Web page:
A new initiative launched today is sharing stories of the climate action Aussie farmers are taking while continuing to produce the food and natural fibres we all depend on.
Research commissioned by the National Farmers’ Federation measured community sentiment towards agriculture, climate change and sustainability.
Of those surveyed, 21% of Australians strongly believed farmers were committed to improving their environmental performance and adapting to a warmer, drier climate; while 44% somewhat agreed and 17% were neutral.
NFF Chief Executive, Tony Mahar said the survey results indicated the community recognised farmers were on the frontline of the climate solution and wanted to learn more about what action farmers were taking.
“Through Australian Farms – Where REAL climate action happens we’re telling the stories of our farmers, who take seriously their responsibility as environmental stewards of 51% of the Australian landscape.
“The good news is through research, innovation and on-farm management, farmers are world leaders in carbon abatement. In fact, agriculture is one large carbon cycle: generating emissions but also taking a significant amount of carbon from the atmosphere.
“Now mainstream practices such as rotational grazing; zero soil disruption when planting a crop and the conversion of livestock effluent to renewable energy have seen Australian agriculture reduce its direct greenhouse gas emissions by 65 per cent between 2004-05 and 2016-17.
“Farmers are on a journey and there is more work to do. Through new science and technologies, like feed additives that drastically reduce livestock emissions, agriculture is poised to continue being part of the climate solution.”
West Gippsland dairy farmer and veterinarian, Tess Butler is one farmer featured in Australian Farms: Where REAL climate action happens.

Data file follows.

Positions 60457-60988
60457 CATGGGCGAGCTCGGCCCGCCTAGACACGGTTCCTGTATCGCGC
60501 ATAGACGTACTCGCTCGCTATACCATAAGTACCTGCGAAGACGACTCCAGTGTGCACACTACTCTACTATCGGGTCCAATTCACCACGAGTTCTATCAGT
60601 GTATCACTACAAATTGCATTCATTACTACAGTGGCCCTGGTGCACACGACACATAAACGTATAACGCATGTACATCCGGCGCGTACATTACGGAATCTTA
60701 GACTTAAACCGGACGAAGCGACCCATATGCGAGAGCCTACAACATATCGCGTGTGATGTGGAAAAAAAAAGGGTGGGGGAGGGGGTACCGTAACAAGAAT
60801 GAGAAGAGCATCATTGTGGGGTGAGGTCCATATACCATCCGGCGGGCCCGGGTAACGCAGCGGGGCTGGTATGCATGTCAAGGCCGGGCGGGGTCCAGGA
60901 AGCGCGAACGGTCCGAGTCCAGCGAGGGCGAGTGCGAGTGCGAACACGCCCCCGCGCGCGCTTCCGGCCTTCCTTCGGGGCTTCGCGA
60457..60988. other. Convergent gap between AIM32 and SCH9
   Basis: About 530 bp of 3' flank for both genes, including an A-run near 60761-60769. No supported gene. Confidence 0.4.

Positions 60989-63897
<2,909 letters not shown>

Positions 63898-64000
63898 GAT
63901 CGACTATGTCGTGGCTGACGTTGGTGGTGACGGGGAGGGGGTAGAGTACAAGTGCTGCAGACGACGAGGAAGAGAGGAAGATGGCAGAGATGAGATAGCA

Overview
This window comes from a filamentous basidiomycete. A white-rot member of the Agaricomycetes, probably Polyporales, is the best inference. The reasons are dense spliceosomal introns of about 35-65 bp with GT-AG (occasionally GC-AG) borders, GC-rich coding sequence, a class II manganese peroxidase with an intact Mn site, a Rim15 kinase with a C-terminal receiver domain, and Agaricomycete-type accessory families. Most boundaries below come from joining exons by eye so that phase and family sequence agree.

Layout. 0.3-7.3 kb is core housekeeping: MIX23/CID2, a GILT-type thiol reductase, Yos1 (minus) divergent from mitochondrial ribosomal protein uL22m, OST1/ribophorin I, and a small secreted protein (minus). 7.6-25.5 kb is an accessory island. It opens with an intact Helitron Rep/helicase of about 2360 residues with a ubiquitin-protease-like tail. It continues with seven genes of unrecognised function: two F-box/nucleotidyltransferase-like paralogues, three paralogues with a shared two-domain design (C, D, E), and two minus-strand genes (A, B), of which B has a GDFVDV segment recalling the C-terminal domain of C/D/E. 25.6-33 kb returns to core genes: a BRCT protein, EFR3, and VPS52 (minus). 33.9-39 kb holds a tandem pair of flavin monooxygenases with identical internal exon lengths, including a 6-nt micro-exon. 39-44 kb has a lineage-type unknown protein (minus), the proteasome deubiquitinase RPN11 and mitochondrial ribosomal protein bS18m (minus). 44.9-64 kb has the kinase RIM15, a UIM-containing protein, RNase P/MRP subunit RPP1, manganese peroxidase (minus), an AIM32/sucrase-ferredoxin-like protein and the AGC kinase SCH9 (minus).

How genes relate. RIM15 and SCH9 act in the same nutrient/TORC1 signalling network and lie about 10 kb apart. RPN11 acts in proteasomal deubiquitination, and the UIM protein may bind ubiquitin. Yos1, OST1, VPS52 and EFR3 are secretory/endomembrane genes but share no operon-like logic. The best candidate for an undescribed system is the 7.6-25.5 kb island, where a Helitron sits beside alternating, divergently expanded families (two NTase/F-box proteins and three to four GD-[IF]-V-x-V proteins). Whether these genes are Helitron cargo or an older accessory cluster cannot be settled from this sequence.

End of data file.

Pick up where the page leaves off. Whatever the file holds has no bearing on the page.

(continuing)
Tess runs 900 jersey cows with her partner Ben and three-year old son, Will. The family suffered catastrophic losses in the 2009 Victorian bushfires. In the build-back Tess transformed the farm so the family could, in their own way, respond to climate challenges.
With changes to soil and pasture management Tess’ cows now produce more milk with less methane emissions.
Tess says producing milk that meets the expectations and values of Australians is what gets her out of bed every day.
“Sustainability is extremely important to me. The way we run this farm is about getting what we need without compromising the land for the future.”
Dan Fox and his family from Marrar, in southern New South Wales are committed to continuous improvement. Dan grows cereal crops including wheat, sorghum and barley; pulses such as chickpeas and faba beans; and oilseeds including canola and sunflowers. Through reduced soil disruption and more fuel-efficient machinery, Dan is improving the sustainability of the farm for future generations.
“The legacy I’d like to leave for my children is a farm on which the soils are functioning better than when we started.
“We’re custodians of the land, we should leave the land better than when we received it,” Dan said.
The Wilmot Cattle Company in northern NSW, managed by Stuart Austin is in 2021, as Stuart says ‘massively climate positive’.
“Through soil carbon sequestration, we’re taking more carbon out of the atmosphere than we are emitting each year, all the while producing nutrient dense beef,” Stuart said.
“I can put my hand on my heart and backed by an enormous amount of data to say that we are improving the ecological health of this farm.”
In the past three years, the Wilmot Team has planted 25,000 trees across their Ebor property.
Mr Mahar said the actions of Tess, Dan and Stuart were repeated on farms across Australia every day.
“Australian farmers not only produce the world’s highest quality meat, wool, cotton, grain, dairy, timber and more, but they are also a vital part of the climate change solution.
“By hearing the overwhelmingly positive stories of our farmers, we want Aussies to continue to enjoy the Australian-grown food and fibres they love with the peace of mind and the confidence that farmers are part of the climate change solution.”
To find out more about the real climate action happening on Australian farms everyday visit www.farmers.org.au